The Senate has formally teed up a vote on ending U.S. military involvement in Yemen for Tuesday. 

Senate Majority Leader Mitch McConnell (R-Ky.), wrapping up for the Senate for the evening, asked consent that supporters of the resolution be able to call up the measure once the Senate reconvenes on Tuesday, with up to four hours of debate before a vote. 
 
If all debate time is used up, a vote is expected at approximately 4:15 p.m. on Tuesday, according to the Senate GOP cloakroom. The Senate is expected to vote on tabling, or effectively pigeonholing, the resolution. 
 

The resolution, spearheaded by Sens. Bernie Sanders (I-Vt.), Mike Lee (R-Utah) and Chris Murphy (D-Conn.), would require any U.S. forces not involved in fighting al Qaeda or related groups to be out of the country within 30 days.

 

{mosads}The United States has provided support for the Saudi campaign in Yemen’s three-year civil war.

 
But the resolution faces an uphill battle in a GOP-controlled Congress, with both the Trump administration and Republican leadership opposed to the effort. 
 
GOP Sen. Bob Corker (R-Tenn.), the chairman of the Foreign Relations Committee, said on Monday evening that he wasn’t sure where the votes were but hoped it wouldn’t advance.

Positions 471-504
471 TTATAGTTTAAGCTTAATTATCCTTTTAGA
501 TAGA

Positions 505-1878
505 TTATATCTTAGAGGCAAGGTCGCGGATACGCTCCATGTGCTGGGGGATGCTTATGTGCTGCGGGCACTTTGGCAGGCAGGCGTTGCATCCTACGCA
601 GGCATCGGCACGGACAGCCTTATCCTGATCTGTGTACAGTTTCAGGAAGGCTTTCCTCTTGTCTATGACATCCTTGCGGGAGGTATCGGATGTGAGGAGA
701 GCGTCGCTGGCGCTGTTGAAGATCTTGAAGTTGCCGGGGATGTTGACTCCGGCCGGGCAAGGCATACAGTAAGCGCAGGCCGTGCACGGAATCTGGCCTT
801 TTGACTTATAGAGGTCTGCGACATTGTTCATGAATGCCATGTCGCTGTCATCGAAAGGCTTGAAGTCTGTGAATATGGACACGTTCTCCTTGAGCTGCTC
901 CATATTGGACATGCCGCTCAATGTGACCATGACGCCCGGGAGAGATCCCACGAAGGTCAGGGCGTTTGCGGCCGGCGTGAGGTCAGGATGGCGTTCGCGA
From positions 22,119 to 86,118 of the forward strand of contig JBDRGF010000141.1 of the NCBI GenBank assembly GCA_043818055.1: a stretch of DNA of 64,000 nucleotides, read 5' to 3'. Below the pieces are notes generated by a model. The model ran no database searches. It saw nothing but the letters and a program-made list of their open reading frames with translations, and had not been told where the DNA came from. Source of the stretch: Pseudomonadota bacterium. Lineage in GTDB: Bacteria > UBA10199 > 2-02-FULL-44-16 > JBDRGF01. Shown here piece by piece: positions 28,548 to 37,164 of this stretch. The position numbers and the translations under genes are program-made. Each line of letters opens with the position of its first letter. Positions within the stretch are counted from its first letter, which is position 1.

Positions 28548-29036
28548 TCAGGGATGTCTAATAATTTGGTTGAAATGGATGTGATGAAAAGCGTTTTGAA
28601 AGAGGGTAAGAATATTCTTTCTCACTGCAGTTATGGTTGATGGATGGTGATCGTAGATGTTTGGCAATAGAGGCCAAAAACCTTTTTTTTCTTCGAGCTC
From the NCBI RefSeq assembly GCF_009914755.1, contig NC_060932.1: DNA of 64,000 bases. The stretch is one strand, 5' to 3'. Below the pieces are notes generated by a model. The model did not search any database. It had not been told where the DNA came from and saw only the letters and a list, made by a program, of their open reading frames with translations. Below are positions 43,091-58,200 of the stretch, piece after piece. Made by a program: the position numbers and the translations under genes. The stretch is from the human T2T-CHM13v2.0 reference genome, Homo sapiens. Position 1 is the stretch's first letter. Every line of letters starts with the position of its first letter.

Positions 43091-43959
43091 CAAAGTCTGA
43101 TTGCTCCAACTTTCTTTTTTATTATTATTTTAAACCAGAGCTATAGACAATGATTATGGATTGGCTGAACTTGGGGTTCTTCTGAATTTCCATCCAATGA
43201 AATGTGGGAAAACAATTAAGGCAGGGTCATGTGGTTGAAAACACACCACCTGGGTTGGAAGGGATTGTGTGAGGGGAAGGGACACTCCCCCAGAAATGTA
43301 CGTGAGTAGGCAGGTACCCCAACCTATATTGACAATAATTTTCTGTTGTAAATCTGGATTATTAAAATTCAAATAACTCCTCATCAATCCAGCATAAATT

Meanwhile, Sen. John Cornyn (R-Texas), who wants the bill to go through committee, told reporters that the motion to table would “likely carry.”
 
Murphy also appeared somewhat cautious about whether or not his resolution would be able to muster the votes. He predicted most Republicans will oppose it while the vote count remained “fluid” on the Democratic side. 
 

“You know it’s a new precedent. … I think a lot of members on our side are tying to figure out what a ‘yes’ vote means and what a ‘no’ vote means,” he told The Hill. 

 

Supporters of the resolution are using a provision of the International Security and Arms Export Control Act of 1976 to force the vote. 

Tags Bernie Sanders Bernie Sanders Bob Corker Chris Murphy Chris Murphy Houthi insurgency in Yemen John Cornyn Mike Lee Mitch McConnell Senate war powers act

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